>>> print(mystruc)
('..(....).......', [(2, 7)])
#previously computed struc given
>>> x = RNA("AACCCGAGAGACCAA", struc=mystruc)

Q1 (b) replicate (8 pts)

RNA objects can replicate (i.e produce children). Write an instance method called replicate() that takes only self as a positional argument and mutation_rate as a keyword argument and set its default value to 0.001. The function returns a new RNA object which is a (possibly) mutated copy of the self object. A child is generated by copying the current RNA object's sequence but since we are not identical to our parents, with some possible errors or mutations.

For each nucleotide in the sequence, the mutation_rate defines the probability with which you will randomly choose another of the 3 bases at that position in the mutated copy. If the child does turn out to have mutations (i.e. its sequene is different from its parent's) then return a new RNA object where its structure needs to be re-computed. Otherwise, return an RNA object with the same structure as its parent. (Remember the struc= keyword argument in the RNA constructor)

>>> parent = RNA("AAACCCGGGG")
>>> child = parent.replicate()
>>> print(child.sequence)
#two mutations occured in the child (this output will vary for you as it depends on a random function

Q1 (c) compute_bp_dist (8 pts)

Finally, we have to be able to obtain the difference between an RNA's structure and the target structure of the simulation. This will be useful in computing the fitness of a phenotype. Write an instance method called compute_bp_distance which takes the self objet and a target structure (like the tuple we saw above) as input.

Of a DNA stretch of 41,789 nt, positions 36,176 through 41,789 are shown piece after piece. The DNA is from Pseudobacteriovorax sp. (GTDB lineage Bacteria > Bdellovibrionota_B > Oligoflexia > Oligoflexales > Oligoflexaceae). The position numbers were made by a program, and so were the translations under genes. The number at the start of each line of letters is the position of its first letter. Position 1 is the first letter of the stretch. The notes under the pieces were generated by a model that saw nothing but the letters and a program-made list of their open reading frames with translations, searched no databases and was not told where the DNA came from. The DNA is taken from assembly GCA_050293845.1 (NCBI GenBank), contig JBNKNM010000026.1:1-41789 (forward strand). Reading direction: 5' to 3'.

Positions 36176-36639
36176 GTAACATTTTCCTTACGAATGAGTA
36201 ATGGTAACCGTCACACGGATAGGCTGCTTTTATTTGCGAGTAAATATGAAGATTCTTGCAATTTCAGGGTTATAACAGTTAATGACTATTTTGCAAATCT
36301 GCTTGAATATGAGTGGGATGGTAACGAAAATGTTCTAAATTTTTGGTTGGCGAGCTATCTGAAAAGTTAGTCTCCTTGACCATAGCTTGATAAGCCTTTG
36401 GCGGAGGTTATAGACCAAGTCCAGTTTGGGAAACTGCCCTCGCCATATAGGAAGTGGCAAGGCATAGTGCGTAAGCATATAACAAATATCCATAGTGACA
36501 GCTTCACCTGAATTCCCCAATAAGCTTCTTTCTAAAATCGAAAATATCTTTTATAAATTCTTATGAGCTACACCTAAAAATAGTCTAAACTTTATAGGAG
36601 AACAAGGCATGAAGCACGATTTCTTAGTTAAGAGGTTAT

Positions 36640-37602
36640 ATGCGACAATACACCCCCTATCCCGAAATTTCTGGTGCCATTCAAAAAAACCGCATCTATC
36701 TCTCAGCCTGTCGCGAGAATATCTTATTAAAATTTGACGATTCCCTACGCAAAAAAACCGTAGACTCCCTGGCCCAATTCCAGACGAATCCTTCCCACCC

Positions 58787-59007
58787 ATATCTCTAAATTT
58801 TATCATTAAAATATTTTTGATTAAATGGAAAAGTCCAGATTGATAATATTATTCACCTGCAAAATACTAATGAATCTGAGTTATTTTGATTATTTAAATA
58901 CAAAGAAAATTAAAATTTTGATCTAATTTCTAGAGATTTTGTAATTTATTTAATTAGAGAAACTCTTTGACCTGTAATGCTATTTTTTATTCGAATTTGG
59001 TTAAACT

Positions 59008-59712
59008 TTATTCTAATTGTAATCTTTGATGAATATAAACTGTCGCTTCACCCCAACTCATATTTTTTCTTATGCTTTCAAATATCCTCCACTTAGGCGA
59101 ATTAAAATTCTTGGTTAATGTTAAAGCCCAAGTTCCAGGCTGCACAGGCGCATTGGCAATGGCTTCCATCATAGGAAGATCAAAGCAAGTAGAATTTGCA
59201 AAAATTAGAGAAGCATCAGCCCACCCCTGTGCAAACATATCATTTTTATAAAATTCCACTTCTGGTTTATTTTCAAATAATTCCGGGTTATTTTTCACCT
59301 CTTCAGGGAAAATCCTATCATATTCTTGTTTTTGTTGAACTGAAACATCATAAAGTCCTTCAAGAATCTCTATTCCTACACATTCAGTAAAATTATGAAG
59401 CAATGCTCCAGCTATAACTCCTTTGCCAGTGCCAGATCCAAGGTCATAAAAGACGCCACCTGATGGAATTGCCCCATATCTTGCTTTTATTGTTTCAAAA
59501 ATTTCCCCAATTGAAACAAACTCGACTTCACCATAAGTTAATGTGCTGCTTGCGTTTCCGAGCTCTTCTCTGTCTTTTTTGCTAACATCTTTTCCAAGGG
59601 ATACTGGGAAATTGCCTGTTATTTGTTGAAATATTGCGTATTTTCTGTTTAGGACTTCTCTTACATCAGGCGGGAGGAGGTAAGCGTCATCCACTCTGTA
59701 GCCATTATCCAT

The method returns the number of base pairs in the current sequence or in the target but not in both. In other words, we count all the pairs in the structure and the target but remove those that are the same as they would not contribute to the distance (Remember that the structure can also be viewed as a list (or set) of tuples, don't forget sets!)

Because all the class methods have to be defined in the same block, all your code should go in the same jupyter cell.

I defined a set called BASES in the global namespace with the letters representing the four RNA bases. This might come in handy. You can assume that all our sequences will always be uppercase.

I included a function in called ss_to_bp(ss) which you can call to put a dot-bracket structure into the format the simulation uses. The dot bracket notation is easy for writing structures so you can make up your own target structures for testing as such:

>>> from fold import ss_to_bp
>>> ss_to_bp('...((((....))))')
('...((((....))))', [(6, 11), (5, 12), (4, 13), (3, 14)])

A quick note on fitness and target structures.

In order to assign a fitness measure to an RNA structure, we need some "ideal" or "perfect" structure to compare it to. So the target is just any structure that we choose and for the simulation we say that the fittest structures are the ones that most closely resemble it. While this is kind of an artificial way to look at evolution, sometimes it makes sense. For example, the shape (phenotype) of many birds beaks have evolved to be able to optimally access certain food sources. So you could say that for some specific type of food there is an ideal phenotype (beak shape) where having a beak close to it would maximize fitness. In our case, a specific RNA is deemed to be the fittest, and this is our target structure.

>>> target = ss_to_bp('(...(..(((....).))))')
>>> target
('(...(..(((....).))))', [(9, 14), (8, 16), (7, 17), (4, 18), (0, 19)])
>>> r.structure
('((.(.(....))).).....', [(0, 14), (1, 12), (3, 11), (5, 10)])
>>> r.compute_bp_dist(target)
#using r's own structure as target has distance of 0
>>> r.compute_bp_dist(r.structure)
In [2]:
BASES = {"A", "U", "C", "G"}

In [ ]:

Q2: Defining a Population of RNAs (20 points)

The second object we will be dealing with is populations of RNAs. Objects can live inside other objects. In this case, RNA objects will live inside of Population objects.

Q2 (a) __init__ (2 points)

Write a constructor for a Population. The constructor takes as input self, and rnas. The rnas argument is a list of RNA objects. Set the population attribute rnas to this list.